Microsoft Surface Pro 3: A Artist’s / Game Developer’s Review

Warning: I am a indie game developer and an artist by hobby only. Therefore, your requirements may differ depending on usage.

No doubt you’ve seen many reviews and previews of the Microsoft Surface Pro 3 tablet, which Microsoft claims to be the “true” laptop killer (which they’ve said for versions 2 and 1 as well). I’ve been tempted to buy one… who wouldn’t be interested in a tablet that can do everything your computer can? I remember making fun of the original iPad as a oversized-iPhone, only to realize that the larger touchscreen was the perfect device for note-taking and digital sketching. As an artist-wannabe, that meant something. But the only issues with the iPad were that it didn’t have USB connections, and that the OS itself was different. In fact, given the iPad’s relatively affordable price, I wouldn’t be surprised if Apple ditches the iMac one day for a “professional” iPad to appeal to more consumers.

So the Surface Pro seemed like a great thing. It was a professional tablet with full Windows OS, and unlike most other tablet-PC’s, it came with a pen stylus and a decent processor and other specs, making it a true replacement hardware-wise for your PC. I was torn between the Surface Pro 1 (nice price), Surface Pro 2 (Wacom-pen with latest improvements to tablet), or the new Surface Pro 3 (even more new improvements). I eventually took advantage of Microsoft’s student offer and got a i3-Surface Pro 3 for about $700 (plus tax). Here are my thoughts after a few weeks.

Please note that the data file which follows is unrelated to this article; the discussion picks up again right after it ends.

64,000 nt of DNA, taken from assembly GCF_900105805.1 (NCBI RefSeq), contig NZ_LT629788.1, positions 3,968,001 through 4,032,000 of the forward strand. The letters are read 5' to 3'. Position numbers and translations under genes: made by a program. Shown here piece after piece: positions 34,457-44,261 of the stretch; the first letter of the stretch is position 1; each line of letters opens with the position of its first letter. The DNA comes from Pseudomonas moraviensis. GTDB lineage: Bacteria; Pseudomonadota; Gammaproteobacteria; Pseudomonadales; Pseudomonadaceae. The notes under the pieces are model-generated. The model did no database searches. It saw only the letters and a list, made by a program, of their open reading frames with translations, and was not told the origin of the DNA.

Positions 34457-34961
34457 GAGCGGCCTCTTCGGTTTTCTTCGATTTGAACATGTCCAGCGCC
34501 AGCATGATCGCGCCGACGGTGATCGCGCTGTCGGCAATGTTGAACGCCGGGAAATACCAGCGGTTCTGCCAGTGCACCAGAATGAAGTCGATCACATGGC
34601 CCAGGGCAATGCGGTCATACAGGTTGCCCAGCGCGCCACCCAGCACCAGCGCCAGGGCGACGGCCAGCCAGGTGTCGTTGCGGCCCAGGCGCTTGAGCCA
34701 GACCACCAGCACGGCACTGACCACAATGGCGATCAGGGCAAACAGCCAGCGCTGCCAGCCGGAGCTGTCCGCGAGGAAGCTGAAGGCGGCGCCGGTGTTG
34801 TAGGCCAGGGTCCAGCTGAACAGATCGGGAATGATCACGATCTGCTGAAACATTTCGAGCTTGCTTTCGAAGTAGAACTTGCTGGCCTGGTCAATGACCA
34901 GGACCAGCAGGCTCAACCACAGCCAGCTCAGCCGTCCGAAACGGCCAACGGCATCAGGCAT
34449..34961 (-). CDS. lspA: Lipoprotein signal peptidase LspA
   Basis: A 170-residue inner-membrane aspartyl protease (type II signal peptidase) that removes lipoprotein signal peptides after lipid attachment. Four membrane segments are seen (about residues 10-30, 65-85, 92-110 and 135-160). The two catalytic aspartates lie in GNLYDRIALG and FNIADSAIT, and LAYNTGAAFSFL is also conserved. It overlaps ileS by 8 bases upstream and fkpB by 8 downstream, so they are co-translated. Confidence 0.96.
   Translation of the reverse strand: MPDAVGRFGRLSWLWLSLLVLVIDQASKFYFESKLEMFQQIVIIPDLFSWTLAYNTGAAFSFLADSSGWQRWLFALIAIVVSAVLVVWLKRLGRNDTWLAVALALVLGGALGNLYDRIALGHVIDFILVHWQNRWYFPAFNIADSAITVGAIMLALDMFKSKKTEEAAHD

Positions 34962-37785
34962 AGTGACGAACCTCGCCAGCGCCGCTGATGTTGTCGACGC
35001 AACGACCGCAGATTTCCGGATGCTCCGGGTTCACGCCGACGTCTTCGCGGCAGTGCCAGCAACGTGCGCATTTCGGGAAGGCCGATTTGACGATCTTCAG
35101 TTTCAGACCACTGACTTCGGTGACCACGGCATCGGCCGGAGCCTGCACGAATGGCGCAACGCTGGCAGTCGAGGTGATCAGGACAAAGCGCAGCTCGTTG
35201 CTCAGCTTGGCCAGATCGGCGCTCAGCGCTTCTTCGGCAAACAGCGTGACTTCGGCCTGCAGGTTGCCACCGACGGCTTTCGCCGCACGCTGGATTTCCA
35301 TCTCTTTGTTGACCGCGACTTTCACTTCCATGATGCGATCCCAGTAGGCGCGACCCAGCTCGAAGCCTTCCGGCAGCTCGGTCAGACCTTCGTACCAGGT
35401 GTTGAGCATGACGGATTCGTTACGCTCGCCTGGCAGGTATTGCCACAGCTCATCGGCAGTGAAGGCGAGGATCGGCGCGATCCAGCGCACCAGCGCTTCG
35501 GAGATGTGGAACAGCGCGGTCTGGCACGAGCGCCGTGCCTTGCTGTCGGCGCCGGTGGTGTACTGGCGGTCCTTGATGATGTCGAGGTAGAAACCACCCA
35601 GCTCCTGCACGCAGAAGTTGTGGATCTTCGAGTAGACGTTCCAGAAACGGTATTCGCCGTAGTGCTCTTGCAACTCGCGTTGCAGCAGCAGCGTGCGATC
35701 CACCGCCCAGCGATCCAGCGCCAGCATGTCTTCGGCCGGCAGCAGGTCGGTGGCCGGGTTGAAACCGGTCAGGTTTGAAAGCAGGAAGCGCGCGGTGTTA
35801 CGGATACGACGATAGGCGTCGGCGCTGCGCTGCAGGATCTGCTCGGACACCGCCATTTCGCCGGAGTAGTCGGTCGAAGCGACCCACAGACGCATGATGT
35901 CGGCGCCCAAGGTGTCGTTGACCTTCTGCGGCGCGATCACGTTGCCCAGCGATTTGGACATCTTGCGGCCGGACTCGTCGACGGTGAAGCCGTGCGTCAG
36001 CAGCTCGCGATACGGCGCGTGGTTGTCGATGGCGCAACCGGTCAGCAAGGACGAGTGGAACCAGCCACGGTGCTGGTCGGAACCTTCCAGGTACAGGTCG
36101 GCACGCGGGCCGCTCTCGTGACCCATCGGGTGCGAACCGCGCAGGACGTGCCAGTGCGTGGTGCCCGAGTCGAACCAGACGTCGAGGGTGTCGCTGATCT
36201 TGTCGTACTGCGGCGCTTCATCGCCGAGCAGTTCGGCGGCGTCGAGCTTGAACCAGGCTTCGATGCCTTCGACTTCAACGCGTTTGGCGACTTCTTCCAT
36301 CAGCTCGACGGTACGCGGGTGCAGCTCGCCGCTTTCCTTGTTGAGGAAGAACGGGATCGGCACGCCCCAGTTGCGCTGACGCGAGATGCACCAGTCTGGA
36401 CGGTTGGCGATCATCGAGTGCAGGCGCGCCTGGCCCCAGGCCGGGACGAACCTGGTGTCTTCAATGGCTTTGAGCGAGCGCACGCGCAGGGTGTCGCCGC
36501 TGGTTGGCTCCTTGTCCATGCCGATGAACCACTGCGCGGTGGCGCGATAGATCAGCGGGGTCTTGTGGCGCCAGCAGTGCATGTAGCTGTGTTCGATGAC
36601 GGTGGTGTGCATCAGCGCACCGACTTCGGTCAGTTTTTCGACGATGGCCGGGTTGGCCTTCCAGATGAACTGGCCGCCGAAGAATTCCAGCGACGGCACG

The Good:

  • Surprisingly good pen/touch input. Despite using N-Trig instead of Wacom, the pen shows more than enough accuracy and lag-free writing. Especially in One Note (while almost no store demo I’ve seen shows this, One Note does allow stroke-erasers to act like a standard eraser, instead of the “cut the entire line out” function that seems standard). The pen’s nib as an eraser and ink is probably more accurate than past Surface pens where the eraser on the back was larger.
  • Surprisingly good processor/graphics. I got the cheapest model (Intel i3, with 4200 HD graphics). It still ran smoothly, able to run full Photoshop and also Adobe Premiere Elements. It should handle most of your photo-editing/basic-HD-video-editing needs. It even ran my Unity 3D games really well (also showing me it is in fact possible to run my game “Drew and the Floating Labyrinth” (HD version) with 4 GB of RAM, where other computers would use over 5 GB).